I use a 2psi air pump to blow water out of the cooling system AND the intercooler.

    Then I funnel in some pink RV antifreeze, then blow it out again.
    2 PSI air?

    Where and how anti-freeze is ‘poured in’ matters, and varies with brand and model.

    I often see comments suggesting anti-freeze but without specifics. Especially when the model involved is self-draining and anti-freeze is not required or recommended by the manufacturer.

    The Kawasaki 2010 Ultra 260 will have a specific water hose and (apparently) self-draining configuration for the cooling system. Pouring anti-freeze using gravity feed into the self-draining cooling system may or may not actually flow antifreeze liquid through the engine water jackets. It may simply flow through some hoses and out the bottom/back somewhere.

    Using anti-freeze on engine configurations that do not benefit from anti-freeze is not necessarily harmful to the engine, but it seems to add unneeded effort, concern and cost to the winterization process. Especially for an owner that does not have the correct propylene glycol product on hand already for use with some other watercraft that DO require anti-freeze treatment.

    Which modern (made in last decade or so) 4-stroke PWC engines actually require anti-freeze during the winter storage preparation process?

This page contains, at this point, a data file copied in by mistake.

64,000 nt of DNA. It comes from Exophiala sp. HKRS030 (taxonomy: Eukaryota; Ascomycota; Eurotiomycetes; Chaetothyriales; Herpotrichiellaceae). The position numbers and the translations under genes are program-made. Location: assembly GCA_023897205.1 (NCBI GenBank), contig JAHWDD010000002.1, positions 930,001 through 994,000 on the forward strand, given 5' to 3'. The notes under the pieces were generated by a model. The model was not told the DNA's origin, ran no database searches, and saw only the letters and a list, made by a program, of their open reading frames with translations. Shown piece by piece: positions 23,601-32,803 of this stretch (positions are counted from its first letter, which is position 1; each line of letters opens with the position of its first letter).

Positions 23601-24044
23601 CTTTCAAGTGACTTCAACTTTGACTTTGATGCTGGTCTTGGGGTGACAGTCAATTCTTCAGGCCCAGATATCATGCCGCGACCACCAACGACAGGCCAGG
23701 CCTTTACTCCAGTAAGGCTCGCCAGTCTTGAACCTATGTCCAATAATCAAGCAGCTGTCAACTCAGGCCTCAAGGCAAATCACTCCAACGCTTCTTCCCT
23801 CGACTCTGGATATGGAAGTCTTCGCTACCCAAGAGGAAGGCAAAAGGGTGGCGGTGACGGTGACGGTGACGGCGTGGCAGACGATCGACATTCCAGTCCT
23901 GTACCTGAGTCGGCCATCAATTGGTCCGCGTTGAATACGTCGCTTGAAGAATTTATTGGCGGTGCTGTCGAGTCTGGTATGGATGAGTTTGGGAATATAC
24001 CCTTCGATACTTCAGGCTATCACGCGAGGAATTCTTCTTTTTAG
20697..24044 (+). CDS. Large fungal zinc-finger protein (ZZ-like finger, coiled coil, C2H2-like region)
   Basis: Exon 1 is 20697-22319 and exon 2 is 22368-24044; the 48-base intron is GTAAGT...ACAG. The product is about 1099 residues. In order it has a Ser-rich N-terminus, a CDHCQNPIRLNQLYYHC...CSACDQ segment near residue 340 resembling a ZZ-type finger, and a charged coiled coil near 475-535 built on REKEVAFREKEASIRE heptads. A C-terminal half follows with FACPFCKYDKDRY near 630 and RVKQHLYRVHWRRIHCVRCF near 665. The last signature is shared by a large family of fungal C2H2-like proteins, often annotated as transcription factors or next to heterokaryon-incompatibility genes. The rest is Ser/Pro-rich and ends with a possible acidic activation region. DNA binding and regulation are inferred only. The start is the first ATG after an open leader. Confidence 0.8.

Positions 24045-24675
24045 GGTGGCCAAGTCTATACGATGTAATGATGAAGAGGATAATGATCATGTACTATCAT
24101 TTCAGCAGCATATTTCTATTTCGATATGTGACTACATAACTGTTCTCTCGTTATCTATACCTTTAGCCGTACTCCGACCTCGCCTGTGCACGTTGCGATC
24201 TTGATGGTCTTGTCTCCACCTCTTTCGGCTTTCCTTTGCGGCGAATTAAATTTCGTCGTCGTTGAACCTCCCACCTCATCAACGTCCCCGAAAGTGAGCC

If it is not required and the machine will be just fine come next spring, why mess about with anti-freeze?

  10. #10
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    Actually, ALL of the current Kawasaki 4-strokes require that you remove the bottom hose and let it drain inside the hull. Taking this hose off each year certainly doesn't do it any good, hence I run Marine/RV antifreeze in it. I haven't looked at the 250/260 models, but I would presume that they are similar. If you live in an area subject to freezing temps, run the antifreeze.

    I rig up a 1 gallon jug to the flush port, start the engine, turn the jug upside down and squeeze it. I can empty about half the jug into the engine, then I shut it off, let the jug refill with air, and repeat the process until virtually all the antifreeze has been squeezed out.